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I’ve heard it said that having one child equals mom, dad, and baby, but having more than one makes a true family.  I don’t necessarily agree, but it’s definitely more challenging.  It’s hard to convey to a five-year-old that rough housing with his little brother is dangerous, especially when they are both laughing and having fun.  Never-the-less, it always results in Pierce crying and sometimes bleeding.

Yesterday, we were doing our usual summer morning routine by hanging out in the living room.  I’m on my laptop and the boys are playing around the coffee table with matchbox cars and blocks.  It’s usually pretty relaxing (as relaxing as a morning with two small children can be), except for the mess.  When its bath time, I tell them to start cleaning up the destruction they have inflicted on my space.  Sadly, for me, this falls on deaf ears.  We have a rule that we always clean up before moving to the next thing or leaving the house.  I don’t like coming home to a mess—it really stresses me out, so I have worked to train Michael that clean up and organization are part of how we live.  Some days he is very accommodating, and others he’s is not—this is one of the others.  I’ve even bought a bunch of little cheap toys, and I pay him with one when he cleans up after himself without me harping.  Pierce is learning, too—learning being the operative word. The past several days, we have been in a control struggle about picking up, so, in order to finally get on with our day, I help out–a lot

Bath time!  There wasn’t much time to play, so I help everyone get cleaned up, and dressed.  Then I start to take care of the things I need to get done before we head off to Sam’s to get our haul of groceries.  While I am wrapping up a few things, I’m aware of them chasing each other around the dining room table, which is at one end of our great room.  There’s lots of squealing and laughing, but I know it won’t end well.  And before I can intervene, Pierce’s laughs turn to sobs.  Naturally, Mikey doesn’t want to tell me what happened, but I finally get it out of him.  He pushed Pierce while they were playing chase, and Pierce fell face first into the back of the sofa.  Now, running into the back of the sofa and bouncing off is something my little one finds very amusing, so in Michael’s defense, he probably didn’t anticipate that his little brother would get hurt.  Well…he did.  He hit his face bruising and splitting his eyelid at the corner of his left eye.  It bled a bit, alarming me, and I wasn’t sure what to do, so I cleaned it up, and before I knew it, he was ready to play some more.  I felt that he wasn’t in harm’s way (Mikey’s way, maybe)but no longer harm’s way, so I just keep an eye on him.  Thank God we were designed in such a way that the facial bones do a great job protecting our eyeballs.  Once again, though, I must have a lengthy—probably too lengthy—conversation about Michael being careful with Pierce when they are playing–always remembering to be aware that he is much bigger than his brother.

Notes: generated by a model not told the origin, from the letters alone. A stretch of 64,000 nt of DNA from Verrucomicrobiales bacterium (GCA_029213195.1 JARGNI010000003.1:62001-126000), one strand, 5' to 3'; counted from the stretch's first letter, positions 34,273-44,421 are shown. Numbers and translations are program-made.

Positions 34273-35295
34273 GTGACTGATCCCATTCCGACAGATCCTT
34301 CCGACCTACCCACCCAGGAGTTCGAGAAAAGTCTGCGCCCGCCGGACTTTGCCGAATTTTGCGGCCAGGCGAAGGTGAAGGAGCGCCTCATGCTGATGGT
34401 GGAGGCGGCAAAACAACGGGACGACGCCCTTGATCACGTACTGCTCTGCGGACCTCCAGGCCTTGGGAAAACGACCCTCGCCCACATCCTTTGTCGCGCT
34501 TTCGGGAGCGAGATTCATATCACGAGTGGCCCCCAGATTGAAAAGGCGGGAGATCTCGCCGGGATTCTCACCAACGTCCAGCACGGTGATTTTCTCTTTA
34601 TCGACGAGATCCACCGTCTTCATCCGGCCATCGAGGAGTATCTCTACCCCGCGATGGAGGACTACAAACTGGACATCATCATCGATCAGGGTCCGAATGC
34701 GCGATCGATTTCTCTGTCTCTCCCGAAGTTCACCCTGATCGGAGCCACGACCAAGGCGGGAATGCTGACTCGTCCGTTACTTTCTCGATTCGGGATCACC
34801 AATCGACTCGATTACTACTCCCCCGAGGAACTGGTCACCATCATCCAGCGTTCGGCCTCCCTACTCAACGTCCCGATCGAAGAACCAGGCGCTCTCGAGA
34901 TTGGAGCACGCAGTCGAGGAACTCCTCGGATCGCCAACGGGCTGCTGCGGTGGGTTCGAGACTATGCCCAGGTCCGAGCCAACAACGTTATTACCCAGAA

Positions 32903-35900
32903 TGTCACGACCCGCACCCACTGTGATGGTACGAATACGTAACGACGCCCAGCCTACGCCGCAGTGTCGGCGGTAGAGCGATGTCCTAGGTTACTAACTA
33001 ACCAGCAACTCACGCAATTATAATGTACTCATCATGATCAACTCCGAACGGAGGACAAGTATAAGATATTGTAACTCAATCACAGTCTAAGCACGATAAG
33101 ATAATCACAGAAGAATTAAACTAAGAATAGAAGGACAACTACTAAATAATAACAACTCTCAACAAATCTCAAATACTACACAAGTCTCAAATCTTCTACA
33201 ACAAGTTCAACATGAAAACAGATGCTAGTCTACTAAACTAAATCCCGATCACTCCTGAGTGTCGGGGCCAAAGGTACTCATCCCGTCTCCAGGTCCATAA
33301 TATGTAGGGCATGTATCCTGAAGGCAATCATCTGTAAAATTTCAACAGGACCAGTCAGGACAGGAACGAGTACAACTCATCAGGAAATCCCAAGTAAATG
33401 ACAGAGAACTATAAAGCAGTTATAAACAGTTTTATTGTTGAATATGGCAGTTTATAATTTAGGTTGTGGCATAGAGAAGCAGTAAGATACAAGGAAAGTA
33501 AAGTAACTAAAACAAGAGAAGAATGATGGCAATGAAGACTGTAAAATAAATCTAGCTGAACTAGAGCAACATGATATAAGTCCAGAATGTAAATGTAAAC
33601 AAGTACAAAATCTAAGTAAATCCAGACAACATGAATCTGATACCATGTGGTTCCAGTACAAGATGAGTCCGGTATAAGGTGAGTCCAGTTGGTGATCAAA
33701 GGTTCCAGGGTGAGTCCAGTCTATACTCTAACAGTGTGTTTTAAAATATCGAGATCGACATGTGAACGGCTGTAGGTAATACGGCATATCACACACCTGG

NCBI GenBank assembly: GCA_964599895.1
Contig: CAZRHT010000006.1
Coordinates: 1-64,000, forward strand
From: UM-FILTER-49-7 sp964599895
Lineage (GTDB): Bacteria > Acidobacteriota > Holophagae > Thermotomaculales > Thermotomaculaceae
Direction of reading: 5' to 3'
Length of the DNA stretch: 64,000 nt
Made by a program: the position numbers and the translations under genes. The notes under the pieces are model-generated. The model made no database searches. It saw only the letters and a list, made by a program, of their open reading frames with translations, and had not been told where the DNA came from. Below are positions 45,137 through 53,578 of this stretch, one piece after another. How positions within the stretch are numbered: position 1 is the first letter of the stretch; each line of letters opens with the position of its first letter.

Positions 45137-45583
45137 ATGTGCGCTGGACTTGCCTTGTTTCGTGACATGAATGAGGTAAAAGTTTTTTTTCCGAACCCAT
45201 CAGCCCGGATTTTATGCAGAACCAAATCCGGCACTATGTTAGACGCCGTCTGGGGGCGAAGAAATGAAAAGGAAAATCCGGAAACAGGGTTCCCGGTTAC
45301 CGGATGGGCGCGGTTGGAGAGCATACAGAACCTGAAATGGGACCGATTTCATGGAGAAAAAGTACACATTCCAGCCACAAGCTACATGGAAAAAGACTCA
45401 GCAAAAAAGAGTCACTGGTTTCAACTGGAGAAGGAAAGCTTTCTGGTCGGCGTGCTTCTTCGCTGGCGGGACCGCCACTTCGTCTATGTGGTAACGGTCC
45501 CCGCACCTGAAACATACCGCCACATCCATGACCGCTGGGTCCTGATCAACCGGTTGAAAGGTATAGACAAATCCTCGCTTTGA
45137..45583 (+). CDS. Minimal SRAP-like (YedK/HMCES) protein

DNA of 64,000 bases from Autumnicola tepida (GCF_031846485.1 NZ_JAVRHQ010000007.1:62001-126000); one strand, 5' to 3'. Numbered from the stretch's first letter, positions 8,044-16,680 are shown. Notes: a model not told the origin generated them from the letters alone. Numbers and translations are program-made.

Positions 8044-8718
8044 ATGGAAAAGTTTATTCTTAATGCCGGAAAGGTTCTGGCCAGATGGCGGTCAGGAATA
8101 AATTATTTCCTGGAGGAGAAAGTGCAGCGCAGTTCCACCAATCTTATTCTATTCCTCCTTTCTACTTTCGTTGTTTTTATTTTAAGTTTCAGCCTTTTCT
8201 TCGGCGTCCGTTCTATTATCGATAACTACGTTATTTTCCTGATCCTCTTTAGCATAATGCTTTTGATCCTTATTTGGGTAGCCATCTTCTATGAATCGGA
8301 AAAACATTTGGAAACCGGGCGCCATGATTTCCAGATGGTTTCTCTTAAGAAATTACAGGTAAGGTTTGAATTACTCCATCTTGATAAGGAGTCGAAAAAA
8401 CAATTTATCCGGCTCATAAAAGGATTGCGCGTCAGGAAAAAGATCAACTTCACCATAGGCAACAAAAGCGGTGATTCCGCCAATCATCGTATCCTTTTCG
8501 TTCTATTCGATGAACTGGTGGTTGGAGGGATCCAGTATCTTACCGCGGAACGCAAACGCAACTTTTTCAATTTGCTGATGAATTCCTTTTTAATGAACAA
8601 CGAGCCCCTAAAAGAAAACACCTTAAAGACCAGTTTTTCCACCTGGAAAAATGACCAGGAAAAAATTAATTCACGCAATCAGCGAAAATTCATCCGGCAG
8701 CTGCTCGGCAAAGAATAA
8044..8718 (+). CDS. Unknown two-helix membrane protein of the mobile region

Finally, we’re off to Sam’s to spend a million dollars.  I warn them many, many times to behave nicely at the store and that we will not be buying any toys today.   Michael also has a play date this evening that is more leverage if he decides to misbehave at the store.  Just trying to set an expectation… 

I get them both strapped into the giant cart—yep—even my five-year-old.  I know he looks silly, but not as silly as I’m going to look with an obnoxious child spinning down the aisles just out of my reach.  Turns out, Michael wasn’t the one I needed to worry about.  Loud mouth Pierce, is talking and jibber jabbering at the top of his lungs, almost as soon as we get into the store.  I think he was getting hungry because he kept yelling about wanting a cookie.  Everything is a cookie, and he says it “AHHh wahn Kook-ay!”  It’s funny the first couple times, then it gets old really fast, and of course, Mikey can’t resist adding to the noise.  They start to feed off and pick at each other, and I begin to worry about the other customers wishing I would get them out of here.   I love my children, and I want everyone else to as well, but I am not stupid enough to think that people are going to love them like I do especially if they are obnoxious.  I was a childless adult long enough to know my own level of patience with other people’s kids.  So, I try quietly singing to Pierce to get him to be quiet.  Michael sings along, too and we get him to hush; at least for a little while.  Then we are in the produce section, and this middle-aged Asian lady with a strong accent tells me, “They aren’t bothering anyone.  Don’t worry, I know you are being a good citizen to try to keep them quiet, but they aren’t bothering anyone—just enjoy them.”  Well, God Bless that sweet lady—I really needed to hear that, and I told her so.  Finally we get to the check-out counter, and Pierce reaches out and knocks down my broccoli salad and spilling it .  Again, the cashier is very gracious and gets us all squared away.  Finally we head home with our haul—but by this time, in spite of everyone’s understanding, my nerves are jangled.  After what seems like 24 hours of putting away groceries, and eating lunch it’s finally naptime—for all of us!

After nap time, Michael’s friend Alyna comes over and the three of them play, having a great time.  It’s probably just what the boys needed—to blow off a little steam for a couple of hours, because it all went very smoothly!

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